Michigan Central Railroad Dowagiac Depot
Located in Dowagiac, Michigan, this historical station is currently served by Amtrak, the national railroad passenger system, and is one way of getting to Cass County. The station was built by the Michigan Central Railroad in 1902 and added to the National Register of Historic Places in 1993. Historical Significance: The Michigan Central Railroad built a set of tracks providing passenger service through Dowagiac in 1848. A new depot was constructed in the 1870s. The current station, replacing the 1970s station, is the third constructed by the Michigan Railroad in Dowagiac. The architect for the station is not documented but is almost certainly the firm of Spier and Rohns. The railway hired contractor M. J. Rogers of Detroit to supervise construction. The building was completed in 1903 and has remained in use as a passenger station since that time. A restoration project took place in 1995. Narrative description: The train depot is a single-story brick Tudor Revival structure trimmed with limestone. The depot consists of two hip roof buildings, one for passengers and one for baggage, connected with a gable roof canopy supported by metal columns. The passenger station has a square two-story tower projecting from the street side and a projecting octagonal ticket office on the track side. The station is accessed through a port cochere and glassed-in entry porch. Hip roof dormers are placed on the roof, and rows of square head windows line the sides of both the passenger station and baggage depot. Today there are four high-speed Amtrak passenger trains between Chicago, Illinois and Port Huron, Michigan that make daily stops at the historic Dowagiac Train Station. The “Blue Water” train travels from Chicago to Dowagiac in 1 hour and 43 minutes. Amtrak does not provide ticketing or baggage services at the Dowagiac station. These services, schedules, and fares can be found here www.amtrak.com or by calling (800) 872-7245. Historic Significance: Architecture/Engineering Architect: Spier & Rohns Architectural Style: Tudor Revival Period of Significance: 1900-1924 Owner: Local Historic function: Transportation, rail-related Current function: Government, transportation, rail-related Location: 200 Depot Drive, Dowagiac, MI 49047 – Directions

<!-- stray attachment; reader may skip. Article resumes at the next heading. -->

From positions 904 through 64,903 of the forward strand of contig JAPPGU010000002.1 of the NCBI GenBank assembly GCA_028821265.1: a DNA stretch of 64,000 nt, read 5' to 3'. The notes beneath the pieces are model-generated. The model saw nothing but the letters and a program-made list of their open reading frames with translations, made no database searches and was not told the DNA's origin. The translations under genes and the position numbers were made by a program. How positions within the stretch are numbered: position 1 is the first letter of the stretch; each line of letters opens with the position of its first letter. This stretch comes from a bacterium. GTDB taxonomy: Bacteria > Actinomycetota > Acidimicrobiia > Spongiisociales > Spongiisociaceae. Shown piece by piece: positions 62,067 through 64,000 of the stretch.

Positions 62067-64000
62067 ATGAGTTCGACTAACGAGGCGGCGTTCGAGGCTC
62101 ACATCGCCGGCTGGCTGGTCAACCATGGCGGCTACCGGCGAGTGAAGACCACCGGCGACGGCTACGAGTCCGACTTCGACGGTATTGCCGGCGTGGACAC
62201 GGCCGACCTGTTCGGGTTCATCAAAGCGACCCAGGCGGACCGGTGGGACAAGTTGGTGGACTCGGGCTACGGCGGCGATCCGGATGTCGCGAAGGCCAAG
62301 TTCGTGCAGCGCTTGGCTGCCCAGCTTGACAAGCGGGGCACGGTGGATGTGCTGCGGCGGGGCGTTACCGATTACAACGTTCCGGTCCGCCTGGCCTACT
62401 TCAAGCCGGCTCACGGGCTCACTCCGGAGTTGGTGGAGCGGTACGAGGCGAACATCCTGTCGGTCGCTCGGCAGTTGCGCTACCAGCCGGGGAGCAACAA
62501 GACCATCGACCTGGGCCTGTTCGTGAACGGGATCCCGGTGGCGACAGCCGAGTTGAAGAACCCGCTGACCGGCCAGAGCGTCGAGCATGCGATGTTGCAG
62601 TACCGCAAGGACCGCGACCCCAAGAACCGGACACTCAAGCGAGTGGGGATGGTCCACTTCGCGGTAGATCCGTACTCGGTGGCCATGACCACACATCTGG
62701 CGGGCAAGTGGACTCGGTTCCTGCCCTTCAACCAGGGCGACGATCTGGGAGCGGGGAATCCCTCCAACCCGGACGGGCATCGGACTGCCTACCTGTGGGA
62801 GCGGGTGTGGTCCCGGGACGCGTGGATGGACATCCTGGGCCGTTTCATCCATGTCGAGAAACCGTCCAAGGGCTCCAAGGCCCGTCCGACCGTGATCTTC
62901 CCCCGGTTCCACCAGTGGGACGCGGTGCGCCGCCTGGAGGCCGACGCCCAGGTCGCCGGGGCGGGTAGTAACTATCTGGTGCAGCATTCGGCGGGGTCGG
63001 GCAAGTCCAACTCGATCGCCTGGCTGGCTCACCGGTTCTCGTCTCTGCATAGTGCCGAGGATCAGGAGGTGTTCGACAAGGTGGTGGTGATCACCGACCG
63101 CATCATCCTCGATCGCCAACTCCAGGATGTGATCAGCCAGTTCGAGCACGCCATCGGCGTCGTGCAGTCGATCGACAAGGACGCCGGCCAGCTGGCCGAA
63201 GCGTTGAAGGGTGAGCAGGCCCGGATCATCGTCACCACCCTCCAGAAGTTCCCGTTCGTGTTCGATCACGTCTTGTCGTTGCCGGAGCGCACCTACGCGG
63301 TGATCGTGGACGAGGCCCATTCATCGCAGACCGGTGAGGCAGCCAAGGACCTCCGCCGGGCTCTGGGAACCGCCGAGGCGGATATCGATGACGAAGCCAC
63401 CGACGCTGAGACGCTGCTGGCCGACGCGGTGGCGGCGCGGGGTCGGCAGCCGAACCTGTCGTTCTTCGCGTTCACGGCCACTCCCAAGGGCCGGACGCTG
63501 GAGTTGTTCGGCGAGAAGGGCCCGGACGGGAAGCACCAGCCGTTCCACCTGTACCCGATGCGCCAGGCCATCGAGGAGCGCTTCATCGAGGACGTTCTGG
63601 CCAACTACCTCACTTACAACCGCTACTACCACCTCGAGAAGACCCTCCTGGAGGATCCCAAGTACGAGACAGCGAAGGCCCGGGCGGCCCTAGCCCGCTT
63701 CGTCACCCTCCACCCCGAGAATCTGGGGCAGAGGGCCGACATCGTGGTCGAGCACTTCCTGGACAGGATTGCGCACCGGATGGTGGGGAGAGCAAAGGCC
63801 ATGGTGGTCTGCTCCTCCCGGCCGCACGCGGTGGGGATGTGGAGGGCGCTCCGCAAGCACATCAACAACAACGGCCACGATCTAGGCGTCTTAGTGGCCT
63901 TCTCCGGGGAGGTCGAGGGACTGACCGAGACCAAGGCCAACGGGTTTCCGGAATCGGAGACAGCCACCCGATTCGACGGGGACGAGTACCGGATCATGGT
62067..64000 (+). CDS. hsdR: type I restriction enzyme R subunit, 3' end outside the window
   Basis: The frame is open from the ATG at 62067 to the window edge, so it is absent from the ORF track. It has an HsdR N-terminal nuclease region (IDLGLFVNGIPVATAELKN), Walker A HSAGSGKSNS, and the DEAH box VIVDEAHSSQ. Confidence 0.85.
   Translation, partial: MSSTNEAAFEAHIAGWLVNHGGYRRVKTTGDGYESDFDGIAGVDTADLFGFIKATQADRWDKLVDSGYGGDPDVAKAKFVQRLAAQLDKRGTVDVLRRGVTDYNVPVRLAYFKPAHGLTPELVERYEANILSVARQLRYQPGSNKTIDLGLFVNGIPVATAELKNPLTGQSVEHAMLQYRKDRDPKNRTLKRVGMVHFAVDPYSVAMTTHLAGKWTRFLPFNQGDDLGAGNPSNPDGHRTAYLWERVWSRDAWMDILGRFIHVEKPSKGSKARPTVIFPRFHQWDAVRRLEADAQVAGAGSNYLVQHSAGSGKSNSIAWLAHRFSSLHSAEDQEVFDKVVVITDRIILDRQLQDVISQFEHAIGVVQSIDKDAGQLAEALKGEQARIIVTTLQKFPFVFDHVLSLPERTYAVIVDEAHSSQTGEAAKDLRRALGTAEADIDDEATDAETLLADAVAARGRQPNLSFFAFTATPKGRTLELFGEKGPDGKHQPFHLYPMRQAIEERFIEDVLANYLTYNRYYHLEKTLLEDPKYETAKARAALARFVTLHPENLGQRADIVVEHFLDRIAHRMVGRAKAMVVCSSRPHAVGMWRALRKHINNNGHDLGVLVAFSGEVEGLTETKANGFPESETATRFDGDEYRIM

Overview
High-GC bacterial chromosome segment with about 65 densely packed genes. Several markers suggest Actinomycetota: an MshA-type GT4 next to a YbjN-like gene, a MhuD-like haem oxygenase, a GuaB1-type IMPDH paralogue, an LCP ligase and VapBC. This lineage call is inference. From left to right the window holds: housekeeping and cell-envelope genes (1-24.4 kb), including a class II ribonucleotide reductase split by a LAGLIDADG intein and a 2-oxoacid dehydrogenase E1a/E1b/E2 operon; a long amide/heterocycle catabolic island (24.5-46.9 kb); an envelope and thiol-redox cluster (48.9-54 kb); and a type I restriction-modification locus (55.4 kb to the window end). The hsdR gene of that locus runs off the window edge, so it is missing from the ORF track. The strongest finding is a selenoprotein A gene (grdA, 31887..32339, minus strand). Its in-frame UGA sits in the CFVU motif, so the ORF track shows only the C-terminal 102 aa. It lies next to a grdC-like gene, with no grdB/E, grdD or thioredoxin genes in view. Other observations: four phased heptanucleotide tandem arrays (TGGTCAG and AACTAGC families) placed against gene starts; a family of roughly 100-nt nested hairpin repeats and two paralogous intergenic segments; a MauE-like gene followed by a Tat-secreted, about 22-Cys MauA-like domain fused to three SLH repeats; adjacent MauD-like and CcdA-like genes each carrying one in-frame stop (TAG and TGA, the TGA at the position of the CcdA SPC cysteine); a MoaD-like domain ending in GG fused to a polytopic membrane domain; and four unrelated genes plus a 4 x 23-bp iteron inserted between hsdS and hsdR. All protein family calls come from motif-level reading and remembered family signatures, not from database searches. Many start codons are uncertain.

Thompson Road Railroad Bridge
Narrative description: Main span number: 5 main span length: 35.0 structure length: 169.0 roadway width: 22.7 structure width: 20.4 The Thomson Road Bridge, which is positioned on a north/south axis, is located in rural farmland. The railroad bed which is crossed by the bridge has been abandoned for many years, and the area beneath the structure is overgrown. The original railings consist of concrete posts with pyramidal tops (mostly deteriorated), each joined by five metal-pipe panels between each post. The deck arches slightly, and the structure is skewed. “1919” is impressed in concrete on the outside of the curbs in the middle span. Statement of significance: This structure is among the oldest examples of a concrete T-beam bridge in the survey, and only one of this type has more spans. The design is quite different from the standard plans used at the time by Michigan State Highway Department. The plans for this structure were probably developed by the railroad company, which had a switching yard and many associated tracks in the area. The tracks under the bridge were originally operated by the Michigan Central Railroad; later, other companies assumed control over the trackage. The main line of the Michigan Central, which was built in Cass County in 1848, is about one-half mile west of the bridge site. After the Civil War, a new railroad called “Airline” linked Jackson with the Michigan Central line at Niles. Within two years, the Michigan Central controlled the Airline routes. A 1935 county history noted that a cut-off was built to connect the Airline route and the main line of the Michigan Central in Howard Township “some fifteen years ago.” That date seems to correspond to the 1919 date of the bridge. The wide right-of-way near the bridge was used as a railroad switchyard known as the “Hump.” The Thomson Road Bridge is eligible for the National Register under Criterion C, as an excellent example of a concrete T-beam bridge with very good historical integrity. Property type: Bridge Current Use: Transportation Period of significance: 1919 Registry type(s): National Register listed 12/22/1999 Site ID: P22233 Location: 1700 Thompson Road, Howard Township, Niles, MI, (Road built over abandoned RR right-of-way) – Directions
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